16 And they came with haste, and found Mary, and Joseph, and the babe lying in a manger.
17 And when they had seen it, they made known abroad the saying which was told them concerning this child.
18 And all they that heard it wondered at those things which were told them by the shepherds.
1901 ASV Translation:
16 And they came with haste, and found both Mary and Joseph, and the babe lying in the manger.
17 And when they saw it, they made known concerning the saying which was spoken to them about this child.
18 And all that heard it wondered at the things which were spoken unto them by the shepherds.
In 2:16 there is a one-letter difference in the spelling of the word translated "they came" which is insignificant. In 2:17 the Textus Receptus has an intensified form of the verb "they made known", whereas the Nestle/Aland 26 has the same word without the intensive prefix.
I. Luke has been recording the angelic visitation to the shepherds.
II. At 2:15 his record shifts from the angel's message to the shepherds' response.
I. Luke's Focus in 2:16-17 is Upon the Shepherds' Activity.
A. The verb translated "they came" is variously translated in the New Testament.
1. It can be translated "they went" as easily as "they came".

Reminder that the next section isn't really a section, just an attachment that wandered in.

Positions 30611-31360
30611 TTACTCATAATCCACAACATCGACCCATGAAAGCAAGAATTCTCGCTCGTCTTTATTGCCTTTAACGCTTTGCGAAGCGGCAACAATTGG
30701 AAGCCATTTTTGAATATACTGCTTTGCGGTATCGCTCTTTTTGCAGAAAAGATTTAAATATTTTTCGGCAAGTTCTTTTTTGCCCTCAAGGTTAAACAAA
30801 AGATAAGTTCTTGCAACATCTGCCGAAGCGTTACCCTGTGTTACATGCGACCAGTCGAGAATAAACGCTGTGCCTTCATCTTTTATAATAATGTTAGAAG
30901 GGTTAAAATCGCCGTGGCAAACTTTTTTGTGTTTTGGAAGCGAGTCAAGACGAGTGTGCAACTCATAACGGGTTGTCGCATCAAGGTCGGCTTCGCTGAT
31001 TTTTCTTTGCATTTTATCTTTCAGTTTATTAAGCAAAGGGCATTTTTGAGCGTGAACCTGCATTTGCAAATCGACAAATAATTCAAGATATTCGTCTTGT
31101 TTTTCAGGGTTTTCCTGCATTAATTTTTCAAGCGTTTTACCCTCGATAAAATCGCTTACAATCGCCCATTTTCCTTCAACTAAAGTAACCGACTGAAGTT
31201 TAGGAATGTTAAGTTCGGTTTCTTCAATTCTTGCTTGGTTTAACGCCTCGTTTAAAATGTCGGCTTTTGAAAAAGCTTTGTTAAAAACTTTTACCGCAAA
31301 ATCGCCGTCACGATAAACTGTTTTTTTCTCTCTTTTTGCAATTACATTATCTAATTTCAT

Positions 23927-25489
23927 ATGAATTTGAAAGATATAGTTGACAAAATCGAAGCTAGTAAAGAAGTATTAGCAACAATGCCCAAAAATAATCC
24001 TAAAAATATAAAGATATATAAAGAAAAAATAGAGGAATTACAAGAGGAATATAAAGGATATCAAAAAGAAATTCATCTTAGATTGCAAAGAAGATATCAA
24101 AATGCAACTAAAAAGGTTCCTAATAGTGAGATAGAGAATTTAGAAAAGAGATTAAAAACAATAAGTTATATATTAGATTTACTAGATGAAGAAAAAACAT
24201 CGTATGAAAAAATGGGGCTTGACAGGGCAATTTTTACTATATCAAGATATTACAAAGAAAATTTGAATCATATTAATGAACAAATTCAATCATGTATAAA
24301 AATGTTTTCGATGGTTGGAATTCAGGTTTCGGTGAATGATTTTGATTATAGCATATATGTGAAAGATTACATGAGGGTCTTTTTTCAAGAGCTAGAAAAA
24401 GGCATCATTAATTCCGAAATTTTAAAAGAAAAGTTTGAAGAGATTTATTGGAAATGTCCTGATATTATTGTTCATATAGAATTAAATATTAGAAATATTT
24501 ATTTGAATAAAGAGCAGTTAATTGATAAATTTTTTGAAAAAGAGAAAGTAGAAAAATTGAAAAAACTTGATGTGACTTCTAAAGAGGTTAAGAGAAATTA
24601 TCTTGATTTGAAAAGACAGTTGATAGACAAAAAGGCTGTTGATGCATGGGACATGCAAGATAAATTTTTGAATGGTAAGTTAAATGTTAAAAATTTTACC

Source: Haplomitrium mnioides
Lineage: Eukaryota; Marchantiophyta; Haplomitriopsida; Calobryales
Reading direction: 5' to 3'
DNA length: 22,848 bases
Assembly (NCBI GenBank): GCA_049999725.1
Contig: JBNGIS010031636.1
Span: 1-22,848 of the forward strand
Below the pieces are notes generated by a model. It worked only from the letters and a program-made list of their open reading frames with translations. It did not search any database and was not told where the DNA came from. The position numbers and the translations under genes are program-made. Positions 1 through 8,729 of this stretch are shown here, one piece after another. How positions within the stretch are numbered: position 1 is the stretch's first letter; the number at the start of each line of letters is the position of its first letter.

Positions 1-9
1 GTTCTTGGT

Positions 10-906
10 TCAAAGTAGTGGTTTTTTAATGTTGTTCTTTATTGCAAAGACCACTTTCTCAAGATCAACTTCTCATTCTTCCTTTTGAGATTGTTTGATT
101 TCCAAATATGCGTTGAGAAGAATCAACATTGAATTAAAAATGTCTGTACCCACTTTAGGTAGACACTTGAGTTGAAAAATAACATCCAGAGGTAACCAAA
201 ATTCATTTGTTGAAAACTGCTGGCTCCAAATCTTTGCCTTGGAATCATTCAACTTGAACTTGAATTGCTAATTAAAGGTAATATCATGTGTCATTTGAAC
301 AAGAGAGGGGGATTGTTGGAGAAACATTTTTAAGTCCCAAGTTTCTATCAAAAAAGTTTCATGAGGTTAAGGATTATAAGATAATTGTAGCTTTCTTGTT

2. In English, the difference between "they went" and "they came" is the difference between whether the person describing the action is doing so from the geographical position of the departure point, or the arrival point. If Luke is presenting the information from the perspective of one with Mary and Joseph, he would wish to be understood as "they came (to where we were)". If, on the other hand, he is presenting the information from the perspective of one with the shepherds in the pastures of Bethlehem, he would wish to be understood as saying "they went (from where they were)". There is no good textual reason for thinking that Luke suddenly transferred his point of reference from where the shepherds were back to where Joseph and Mary were: thus, the verb should be translated "they went".
B. The issue of the activity is found in the adverb "hastily".
1. Clearly, Luke intends that we should see these men as "motivated" to find the "sign" the angel had given them.
2. The point is that the angelic experience had elevated the shepherds' interest to a high level.
C. The result of their activity is recorded by a rare use of a word that means "to find". The implication of the text is that they searched out the various manger sites in the area until they came to the one where Mary and Joseph and Jesus were. The question is why Luke would want to focus on that result by using a rare form of the normal verb "to find".
1. This is the second word in the sentence that zeroes in on the actual actions of the shepherds and both of them are "modified". The "they went" is modified by "hastily" and the "they found" is modified by a prefix that elevates the significance of the "find".
2. Apparently Luke wishes his reader to "get into the story" and identify with the "state" the shepherds were in as a result of the angelic visitation. Why? Clearly the shepherds were significantly excited. Therefore, if Luke wants us to identify with that, we are to understand just how crucial the "message of great joy" is.
D. The "finding" was of "the Mary", "the Joseph", and "the baby".